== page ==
It is a pivotal moment for the cleaning industry.
The COVID-19 pandemic has thrown into sharp relief the importance of cleaning for both the UK economy and the health of the nation. We have come to realise how much we rely on the supposedly “humble cleaner”, when the truth is it can be a technical job that has seen major technological innovation over the past 12 months. The sector now has a significant opportunity to capitalise on its high profile.
Here are three big trends that are representative of the changing direction of the cleaning sector right now.
1. Cleaning as a career
Under much discussion is the concept of cleaning as a career – changing perceptions from a temporary, casual or even ‘dead end’ job, to a respectable career with a clear path to progression.
In his role as the current Master of the Worshipful Company of Environmental Cleaners (WCEC), John Shonfield is championing apprenticeships for the cleaning sector, similar to those that have been introduced into domiciliary care.
A formal apprenticeship is much more likely to attract younger people into the sector, and keep hold of them with a job that provides a sense of purpose and satisfaction. It would also go some way to fill the gap left behind by European workers.
The WCEC is also due to launch its inclusive industry-wide Chartered Practitioners Register in 2021, to clearly demonstrate the industry’s highly-skilled, professional workforce.
2. Recognition and professionalisation
A big breakthrough for the cleaning industry came with the new All-Party Parliamentary Group (APPG). Formed at the start of 2021, and backed by the British Cleaning Council (BCC), the group will champion the interests of the industry in parliament.
Amongst the aims of the APPG are:
- recognition of all cleaning and hygiene staff as essential workers
- a universal training accreditation for cleaning and hygiene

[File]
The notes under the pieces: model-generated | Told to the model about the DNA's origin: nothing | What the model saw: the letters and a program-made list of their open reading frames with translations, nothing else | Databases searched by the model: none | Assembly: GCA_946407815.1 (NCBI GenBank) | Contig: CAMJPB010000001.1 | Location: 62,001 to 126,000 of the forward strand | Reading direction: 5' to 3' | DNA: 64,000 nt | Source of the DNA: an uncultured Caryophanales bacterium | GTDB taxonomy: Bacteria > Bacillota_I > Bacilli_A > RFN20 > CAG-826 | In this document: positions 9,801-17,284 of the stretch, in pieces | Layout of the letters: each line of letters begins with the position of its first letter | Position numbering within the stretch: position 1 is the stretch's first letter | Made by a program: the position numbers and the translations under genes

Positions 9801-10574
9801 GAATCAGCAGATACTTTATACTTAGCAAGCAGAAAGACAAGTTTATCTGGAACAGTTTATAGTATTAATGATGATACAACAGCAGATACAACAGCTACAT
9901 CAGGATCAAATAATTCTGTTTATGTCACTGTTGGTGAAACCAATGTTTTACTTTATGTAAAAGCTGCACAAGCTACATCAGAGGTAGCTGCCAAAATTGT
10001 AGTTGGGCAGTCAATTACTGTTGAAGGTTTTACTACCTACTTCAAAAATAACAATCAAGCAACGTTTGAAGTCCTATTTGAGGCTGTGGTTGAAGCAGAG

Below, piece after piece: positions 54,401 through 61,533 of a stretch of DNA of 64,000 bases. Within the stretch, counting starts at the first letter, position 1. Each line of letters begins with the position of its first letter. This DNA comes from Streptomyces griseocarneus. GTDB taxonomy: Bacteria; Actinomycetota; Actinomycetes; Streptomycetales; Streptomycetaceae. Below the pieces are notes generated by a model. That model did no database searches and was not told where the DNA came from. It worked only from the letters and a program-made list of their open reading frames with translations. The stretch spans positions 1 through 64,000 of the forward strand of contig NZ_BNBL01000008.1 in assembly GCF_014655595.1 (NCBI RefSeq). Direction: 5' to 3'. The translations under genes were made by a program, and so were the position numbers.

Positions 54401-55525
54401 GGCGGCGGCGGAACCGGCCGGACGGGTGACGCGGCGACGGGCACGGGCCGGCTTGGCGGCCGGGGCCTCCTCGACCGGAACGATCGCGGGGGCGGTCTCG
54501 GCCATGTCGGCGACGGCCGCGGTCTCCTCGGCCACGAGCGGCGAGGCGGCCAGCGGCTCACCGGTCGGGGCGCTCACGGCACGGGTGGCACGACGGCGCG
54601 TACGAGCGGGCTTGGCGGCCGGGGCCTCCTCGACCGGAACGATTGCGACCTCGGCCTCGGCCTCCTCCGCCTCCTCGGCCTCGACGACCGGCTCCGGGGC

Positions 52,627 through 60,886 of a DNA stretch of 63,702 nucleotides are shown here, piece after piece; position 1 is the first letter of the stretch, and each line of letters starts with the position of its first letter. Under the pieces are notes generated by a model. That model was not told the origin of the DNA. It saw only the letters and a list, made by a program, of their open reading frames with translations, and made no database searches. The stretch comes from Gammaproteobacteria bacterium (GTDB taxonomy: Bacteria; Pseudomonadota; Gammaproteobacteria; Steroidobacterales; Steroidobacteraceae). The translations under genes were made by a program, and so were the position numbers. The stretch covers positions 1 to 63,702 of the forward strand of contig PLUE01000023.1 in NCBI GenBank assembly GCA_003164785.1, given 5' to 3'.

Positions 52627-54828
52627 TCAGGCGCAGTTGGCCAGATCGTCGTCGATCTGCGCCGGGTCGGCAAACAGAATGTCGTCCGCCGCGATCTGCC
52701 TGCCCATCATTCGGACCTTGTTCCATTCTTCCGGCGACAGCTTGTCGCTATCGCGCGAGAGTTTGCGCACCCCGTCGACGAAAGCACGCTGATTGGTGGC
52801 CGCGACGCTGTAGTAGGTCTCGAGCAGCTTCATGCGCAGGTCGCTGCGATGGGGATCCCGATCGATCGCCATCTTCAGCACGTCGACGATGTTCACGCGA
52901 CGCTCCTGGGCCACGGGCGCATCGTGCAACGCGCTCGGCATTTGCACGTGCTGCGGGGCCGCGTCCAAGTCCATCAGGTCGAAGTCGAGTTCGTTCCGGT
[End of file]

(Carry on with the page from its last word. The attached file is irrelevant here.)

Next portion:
- promotion of the real Living Wage
- staff wellbeing and mental health awareness
- full compliance with the Modern Slavery Act, for both the industry and its supply chain
- commitment to accelerate progress towards sustainability and environmental targets, in particular the UK government’s 2050 zero emissions target
- recognition of the important role of regulated cleaning and disinfection products, particularly in relation to EU regulations
BCC Chairman Paul Thrupp said of the group: “The APPG will help ensure policy-makers are aware of the vital work we do and ensure the sector’s voice is heard in decisions that affect it. An industry of such large scale and huge importance as ours needs to have this kind of representation in Parliament.” (Source: FMJ)
3. Technological innovation
Much like the developments we have seen in the care sector, the cleaning industry has experienced its own quiet technological revolution since the start of 2020.
It was a cobot called Leobot that won the Amsterdam Innovation Award 2020 at Interclean last November, seeing off 86 other innovations. Contrary to popular belief, cobots (collaborative robots) are designed to support the human workforce, not replace it. The cobot can take on manual, repetitive or dangerous tasks, freeing up cleaning operatives to focus on more specialised and skilled work.
And of course we’ve seen a huge step forward in technologies relating to sanitisation – from the now widespread use of fogging machines, to real-time sensor-based monitoring of cleaning supplies, to touch-free soap and hand-sanitisers.
As these three trends demonstrate, the UK cleaning industry is poised for a radical shift, as it becomes the subject of much overdue focus and recognition. It has had an essential role to play during the COVID pandemic, and it will continue to have an even more critical role, as it helps us to re-emerge into society, safely and with reassurance.
Find out more about Unique IQ’s cleaning sector software.